The invention has been described with reference to its preferred embodiments. After studying this disclosure, a person of skill in the art may appreciate changes and modifications that are within the spirit of the invention as disclosed above and within the scope of the claims herebelow.
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|U.S. Classification||148/317, 148/421|
|International Classification||A61F2/24, A61F2/00, A61L27/04, A61L27/30, A61F2/30, A61L27/06|
|Cooperative Classification||A61L27/06, A61F2310/00856, A61F2310/00029, A61F2/30767, A61F2310/00089, A61L27/045, A61L27/306, A61F2310/00017, A61F2310/00023, A61F2002/30922, A61F2310/00598|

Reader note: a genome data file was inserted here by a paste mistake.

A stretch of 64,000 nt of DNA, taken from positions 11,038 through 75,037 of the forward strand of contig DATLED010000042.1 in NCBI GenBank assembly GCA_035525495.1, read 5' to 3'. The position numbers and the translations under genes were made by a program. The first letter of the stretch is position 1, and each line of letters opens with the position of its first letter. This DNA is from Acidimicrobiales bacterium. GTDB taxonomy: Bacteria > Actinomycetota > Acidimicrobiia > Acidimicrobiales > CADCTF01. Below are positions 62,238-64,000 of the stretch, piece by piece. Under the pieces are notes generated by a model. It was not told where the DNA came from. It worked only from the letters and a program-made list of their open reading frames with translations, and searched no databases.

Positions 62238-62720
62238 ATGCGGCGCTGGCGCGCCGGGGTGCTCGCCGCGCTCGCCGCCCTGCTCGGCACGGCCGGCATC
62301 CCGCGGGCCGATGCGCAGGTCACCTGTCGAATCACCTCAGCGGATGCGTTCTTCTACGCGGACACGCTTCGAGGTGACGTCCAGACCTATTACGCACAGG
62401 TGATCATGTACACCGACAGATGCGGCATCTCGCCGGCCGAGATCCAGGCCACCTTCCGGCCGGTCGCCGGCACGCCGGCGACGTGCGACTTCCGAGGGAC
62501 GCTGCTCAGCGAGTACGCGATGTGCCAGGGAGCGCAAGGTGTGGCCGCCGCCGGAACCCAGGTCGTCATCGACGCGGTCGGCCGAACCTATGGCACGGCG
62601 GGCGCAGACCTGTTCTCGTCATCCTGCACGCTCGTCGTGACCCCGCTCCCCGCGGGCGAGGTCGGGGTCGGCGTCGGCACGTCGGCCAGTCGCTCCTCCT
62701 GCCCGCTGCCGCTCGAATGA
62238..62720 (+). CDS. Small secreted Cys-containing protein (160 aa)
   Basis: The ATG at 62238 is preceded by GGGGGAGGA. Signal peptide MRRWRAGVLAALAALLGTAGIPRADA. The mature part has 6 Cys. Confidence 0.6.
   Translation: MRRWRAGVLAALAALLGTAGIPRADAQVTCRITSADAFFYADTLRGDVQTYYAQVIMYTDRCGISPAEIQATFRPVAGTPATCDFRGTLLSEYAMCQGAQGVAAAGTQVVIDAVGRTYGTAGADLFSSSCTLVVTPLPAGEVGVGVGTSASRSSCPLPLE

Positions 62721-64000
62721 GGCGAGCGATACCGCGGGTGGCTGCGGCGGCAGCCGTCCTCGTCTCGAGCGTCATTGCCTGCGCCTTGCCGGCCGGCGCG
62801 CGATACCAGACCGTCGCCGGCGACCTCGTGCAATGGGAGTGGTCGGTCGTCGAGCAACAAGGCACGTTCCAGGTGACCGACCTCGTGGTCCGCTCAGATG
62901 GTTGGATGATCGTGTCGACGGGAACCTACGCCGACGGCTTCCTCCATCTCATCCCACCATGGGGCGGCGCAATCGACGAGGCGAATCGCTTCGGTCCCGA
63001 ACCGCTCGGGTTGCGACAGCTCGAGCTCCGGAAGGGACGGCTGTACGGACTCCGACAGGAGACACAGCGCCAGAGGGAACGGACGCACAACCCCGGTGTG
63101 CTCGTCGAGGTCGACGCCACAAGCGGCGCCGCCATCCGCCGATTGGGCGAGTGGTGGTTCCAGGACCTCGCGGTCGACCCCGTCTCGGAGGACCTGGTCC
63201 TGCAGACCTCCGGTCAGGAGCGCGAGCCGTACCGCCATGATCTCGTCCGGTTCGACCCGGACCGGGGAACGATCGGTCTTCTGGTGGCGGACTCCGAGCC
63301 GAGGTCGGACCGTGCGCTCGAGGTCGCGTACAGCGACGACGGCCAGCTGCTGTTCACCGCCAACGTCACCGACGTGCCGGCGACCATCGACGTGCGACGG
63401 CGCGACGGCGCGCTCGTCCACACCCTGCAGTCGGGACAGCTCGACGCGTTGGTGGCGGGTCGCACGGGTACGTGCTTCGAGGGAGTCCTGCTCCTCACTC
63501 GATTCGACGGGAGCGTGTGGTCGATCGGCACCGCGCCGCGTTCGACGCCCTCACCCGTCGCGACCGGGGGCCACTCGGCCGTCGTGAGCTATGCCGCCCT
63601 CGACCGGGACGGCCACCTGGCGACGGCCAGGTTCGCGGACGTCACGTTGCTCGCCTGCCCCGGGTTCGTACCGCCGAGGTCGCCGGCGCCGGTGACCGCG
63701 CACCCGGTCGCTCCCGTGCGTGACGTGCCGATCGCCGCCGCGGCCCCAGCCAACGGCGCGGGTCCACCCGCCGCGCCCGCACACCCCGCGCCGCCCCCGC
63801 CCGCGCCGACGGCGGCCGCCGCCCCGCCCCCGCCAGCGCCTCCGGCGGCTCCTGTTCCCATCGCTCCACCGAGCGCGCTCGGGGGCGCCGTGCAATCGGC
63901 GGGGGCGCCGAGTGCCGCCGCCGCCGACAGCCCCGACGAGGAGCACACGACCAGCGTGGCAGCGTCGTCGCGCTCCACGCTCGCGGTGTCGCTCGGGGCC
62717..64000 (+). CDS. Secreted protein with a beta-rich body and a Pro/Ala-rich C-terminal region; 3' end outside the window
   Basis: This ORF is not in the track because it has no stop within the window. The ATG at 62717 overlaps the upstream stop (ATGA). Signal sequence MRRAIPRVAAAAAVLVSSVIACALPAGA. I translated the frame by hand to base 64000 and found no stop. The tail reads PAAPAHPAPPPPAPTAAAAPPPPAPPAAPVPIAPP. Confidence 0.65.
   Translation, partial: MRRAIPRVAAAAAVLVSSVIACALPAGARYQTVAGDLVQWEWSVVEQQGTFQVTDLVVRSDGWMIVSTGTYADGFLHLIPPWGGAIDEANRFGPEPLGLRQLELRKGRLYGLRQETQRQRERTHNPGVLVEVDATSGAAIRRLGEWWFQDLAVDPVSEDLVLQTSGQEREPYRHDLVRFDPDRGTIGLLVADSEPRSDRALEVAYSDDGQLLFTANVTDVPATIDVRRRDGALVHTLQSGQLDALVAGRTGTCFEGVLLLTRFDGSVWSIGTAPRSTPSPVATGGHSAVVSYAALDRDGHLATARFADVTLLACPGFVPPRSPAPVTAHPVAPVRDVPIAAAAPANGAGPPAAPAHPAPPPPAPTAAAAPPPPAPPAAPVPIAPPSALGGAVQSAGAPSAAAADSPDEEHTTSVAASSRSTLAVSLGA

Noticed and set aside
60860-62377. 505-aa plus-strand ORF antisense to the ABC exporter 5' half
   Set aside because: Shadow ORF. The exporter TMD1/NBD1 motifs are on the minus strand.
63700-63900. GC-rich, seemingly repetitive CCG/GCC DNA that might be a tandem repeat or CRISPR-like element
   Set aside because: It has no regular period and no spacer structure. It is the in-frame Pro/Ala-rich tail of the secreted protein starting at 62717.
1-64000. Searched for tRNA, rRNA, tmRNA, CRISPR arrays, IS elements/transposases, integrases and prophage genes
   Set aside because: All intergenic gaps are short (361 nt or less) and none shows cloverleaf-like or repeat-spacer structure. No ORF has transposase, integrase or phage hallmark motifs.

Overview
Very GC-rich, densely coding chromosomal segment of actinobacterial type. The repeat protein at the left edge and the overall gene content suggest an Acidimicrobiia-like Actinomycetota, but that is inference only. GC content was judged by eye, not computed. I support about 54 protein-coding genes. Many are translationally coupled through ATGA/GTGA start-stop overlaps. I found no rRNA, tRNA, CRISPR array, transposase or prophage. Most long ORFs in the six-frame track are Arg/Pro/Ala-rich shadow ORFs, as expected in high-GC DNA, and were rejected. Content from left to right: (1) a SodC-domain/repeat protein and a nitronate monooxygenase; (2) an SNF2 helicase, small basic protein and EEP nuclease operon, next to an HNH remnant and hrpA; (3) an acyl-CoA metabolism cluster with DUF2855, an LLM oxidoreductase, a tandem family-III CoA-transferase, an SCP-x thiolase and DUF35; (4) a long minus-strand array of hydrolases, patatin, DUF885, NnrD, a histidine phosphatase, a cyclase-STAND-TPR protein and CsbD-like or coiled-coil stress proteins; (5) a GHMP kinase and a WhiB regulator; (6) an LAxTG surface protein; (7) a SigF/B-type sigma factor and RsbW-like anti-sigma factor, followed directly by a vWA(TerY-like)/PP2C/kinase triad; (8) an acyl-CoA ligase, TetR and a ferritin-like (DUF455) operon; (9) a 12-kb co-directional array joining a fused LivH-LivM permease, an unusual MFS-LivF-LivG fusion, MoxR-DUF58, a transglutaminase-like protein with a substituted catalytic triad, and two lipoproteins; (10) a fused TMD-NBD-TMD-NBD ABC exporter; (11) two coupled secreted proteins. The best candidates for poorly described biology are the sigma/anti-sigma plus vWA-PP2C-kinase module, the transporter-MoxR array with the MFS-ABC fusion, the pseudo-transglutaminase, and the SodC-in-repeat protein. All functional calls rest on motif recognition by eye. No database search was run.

|European Classification||A61L27/06, A61L27/30R, A61F2/30L, A61L27/04F|
|Sep 7, 1999||FPAY||Fee payment|
Year of fee payment: 4
|Aug 28, 2002||AS||Assignment|
Owner name: HOWMEDICA OSTEONICS CORP., NEW JERSEY
Free format text: MERGER;ASSIGNOR:SURGICAL DYNAMICS INC.;REEL/FRAME:013193/0337
Effective date: 20020701
|Aug 19, 2003||FPAY||Fee payment|
Year of fee payment: 8
|Aug 15, 2007||FPAY||Fee payment|
Year of fee payment: 12